Roundtable: Preparing the Engaged Practitioner: Strengthening Graduate Competencies to Enhance the Sustainability of Metropolitan Ecosystems
(Planning and Public Participation and Inclusion)

Friday, July 20, 2018: 9:15 AM-10:45 AM
Building 3, Room 210 (ITAM)

*Names in bold indicate Presenter

Roundtable Moderators:  Angela Evans, University of Texas, Austin
Speakers:  Patricia A. Wilson1, Mariana Morante Aguirre2,3, Jenny Knowles Morrison1 and Leon G. Staines1, (1)University of Texas, Austin(2)Mexican Supreme Court(3)FM4 Paso Libre

Increasingly complex global policy challenges driving the Sustainable Development Goals (SDGs) and the New Urban Agenda (NUA) require the evolution of traditional policy and planning curriculums to produce a new breed of entrepreneurial policy catalysts.  These catalysts must be able to facilitate four inter-related, participatory processes, including: 1) entrepreneurial explorations of complex ecosystems surrounding urban problems, 2) knowledge of human-centric design, 3) the ability to engage beneficiaries in end-user testing of proposed solutions, and 4) the building of inter-sectoral partnerships which can expand traditional policy networks to engage unexpected partners, advocates, and funders.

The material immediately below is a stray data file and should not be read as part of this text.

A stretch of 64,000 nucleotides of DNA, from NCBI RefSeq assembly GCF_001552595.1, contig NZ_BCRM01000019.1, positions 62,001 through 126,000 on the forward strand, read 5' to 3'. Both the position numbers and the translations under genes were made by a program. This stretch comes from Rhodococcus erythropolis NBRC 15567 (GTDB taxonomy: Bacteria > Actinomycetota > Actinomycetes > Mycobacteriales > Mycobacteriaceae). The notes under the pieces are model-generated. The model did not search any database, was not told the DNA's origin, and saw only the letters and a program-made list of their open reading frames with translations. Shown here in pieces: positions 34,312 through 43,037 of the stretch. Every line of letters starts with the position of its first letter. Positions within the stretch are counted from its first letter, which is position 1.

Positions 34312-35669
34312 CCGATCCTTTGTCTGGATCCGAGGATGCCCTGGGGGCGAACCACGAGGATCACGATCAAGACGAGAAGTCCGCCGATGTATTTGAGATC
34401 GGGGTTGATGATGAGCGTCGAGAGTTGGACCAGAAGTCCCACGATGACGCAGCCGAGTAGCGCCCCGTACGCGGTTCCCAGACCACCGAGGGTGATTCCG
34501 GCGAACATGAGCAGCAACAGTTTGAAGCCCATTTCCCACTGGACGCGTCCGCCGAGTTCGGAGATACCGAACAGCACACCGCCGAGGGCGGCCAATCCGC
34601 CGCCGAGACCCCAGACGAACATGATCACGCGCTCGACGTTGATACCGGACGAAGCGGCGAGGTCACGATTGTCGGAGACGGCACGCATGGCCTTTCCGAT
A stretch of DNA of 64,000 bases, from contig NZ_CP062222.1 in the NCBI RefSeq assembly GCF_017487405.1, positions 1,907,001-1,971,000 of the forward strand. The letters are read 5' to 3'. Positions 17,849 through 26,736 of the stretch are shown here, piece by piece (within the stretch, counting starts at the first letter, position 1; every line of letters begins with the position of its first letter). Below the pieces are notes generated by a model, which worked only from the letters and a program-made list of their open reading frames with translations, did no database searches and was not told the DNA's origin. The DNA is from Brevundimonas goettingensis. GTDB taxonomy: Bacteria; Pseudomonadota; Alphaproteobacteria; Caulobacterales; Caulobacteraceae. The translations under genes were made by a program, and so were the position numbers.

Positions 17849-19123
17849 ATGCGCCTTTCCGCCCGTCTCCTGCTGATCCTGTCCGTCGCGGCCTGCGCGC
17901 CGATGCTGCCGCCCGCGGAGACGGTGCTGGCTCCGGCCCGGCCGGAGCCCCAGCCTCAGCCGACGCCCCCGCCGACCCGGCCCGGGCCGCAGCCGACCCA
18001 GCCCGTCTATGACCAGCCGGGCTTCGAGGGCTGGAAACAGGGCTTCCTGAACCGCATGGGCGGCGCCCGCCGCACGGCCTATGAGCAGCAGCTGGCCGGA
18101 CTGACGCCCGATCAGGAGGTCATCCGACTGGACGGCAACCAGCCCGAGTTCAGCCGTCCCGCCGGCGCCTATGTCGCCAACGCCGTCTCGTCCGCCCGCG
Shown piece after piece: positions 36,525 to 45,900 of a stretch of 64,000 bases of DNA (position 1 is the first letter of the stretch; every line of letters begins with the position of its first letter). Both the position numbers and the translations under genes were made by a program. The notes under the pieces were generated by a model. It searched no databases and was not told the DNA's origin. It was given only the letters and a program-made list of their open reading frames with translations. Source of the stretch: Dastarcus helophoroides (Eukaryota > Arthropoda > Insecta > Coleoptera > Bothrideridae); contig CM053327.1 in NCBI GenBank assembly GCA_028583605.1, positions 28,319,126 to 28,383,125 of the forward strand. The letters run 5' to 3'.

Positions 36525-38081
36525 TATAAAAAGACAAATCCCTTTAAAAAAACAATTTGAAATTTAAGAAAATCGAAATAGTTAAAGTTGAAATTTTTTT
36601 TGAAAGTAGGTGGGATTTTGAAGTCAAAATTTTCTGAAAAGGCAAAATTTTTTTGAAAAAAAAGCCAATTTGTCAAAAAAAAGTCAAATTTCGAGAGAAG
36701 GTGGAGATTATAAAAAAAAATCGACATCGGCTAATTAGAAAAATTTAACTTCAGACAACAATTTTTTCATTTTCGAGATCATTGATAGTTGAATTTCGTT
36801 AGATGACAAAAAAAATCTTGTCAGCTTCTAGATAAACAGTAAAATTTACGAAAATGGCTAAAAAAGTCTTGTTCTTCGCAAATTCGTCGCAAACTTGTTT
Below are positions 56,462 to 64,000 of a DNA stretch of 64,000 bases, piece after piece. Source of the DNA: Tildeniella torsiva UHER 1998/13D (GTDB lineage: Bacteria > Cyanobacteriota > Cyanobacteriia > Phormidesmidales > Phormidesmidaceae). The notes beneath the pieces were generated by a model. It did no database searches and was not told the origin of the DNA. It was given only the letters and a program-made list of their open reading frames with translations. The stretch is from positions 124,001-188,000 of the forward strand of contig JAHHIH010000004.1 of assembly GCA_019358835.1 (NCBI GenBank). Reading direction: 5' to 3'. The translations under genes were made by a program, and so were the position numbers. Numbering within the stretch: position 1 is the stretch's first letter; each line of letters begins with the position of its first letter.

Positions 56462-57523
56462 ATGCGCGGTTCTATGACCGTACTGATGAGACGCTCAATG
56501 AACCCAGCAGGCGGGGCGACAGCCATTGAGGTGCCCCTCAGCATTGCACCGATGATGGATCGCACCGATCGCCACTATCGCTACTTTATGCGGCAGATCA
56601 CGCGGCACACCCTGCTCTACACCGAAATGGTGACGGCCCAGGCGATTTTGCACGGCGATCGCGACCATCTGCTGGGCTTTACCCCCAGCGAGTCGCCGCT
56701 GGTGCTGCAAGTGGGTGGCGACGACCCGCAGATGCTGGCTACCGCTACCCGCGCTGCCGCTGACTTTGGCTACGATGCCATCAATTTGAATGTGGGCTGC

This roundtable brings together a dean, faculty, and social scientist practitioners to consider core competencies needed in these overlapping spheres, to meet sustainable development outcomes, as well as enhance urban sustainability.  Nowhere is the challenge greater than in the mega-cities of the global South, where extreme poverty, dysfunctional bureaucracies, poor regulation, food security, migration, and exponential growth of informal settlements, to name but a few challenges, require expanding the bounds of traditional planning and policy formulation strategies to experiment with more participatory, cross-sectoral, and collaborative engagements.

This roundtable, composed of one dean driving curricular reform in the U.S.; two practitioner-social scientists (and graduates of U.S. public affairs schools); and two educators piloting an experimental classroom pedagogy, will consider the complex dilemmas inherent at the crossroads of planning and policymaking, academia and practice, and research and action.  The rountable will conclude by juxtaposing emergent insights against current policy education models, concluding with collective recommendations for future action.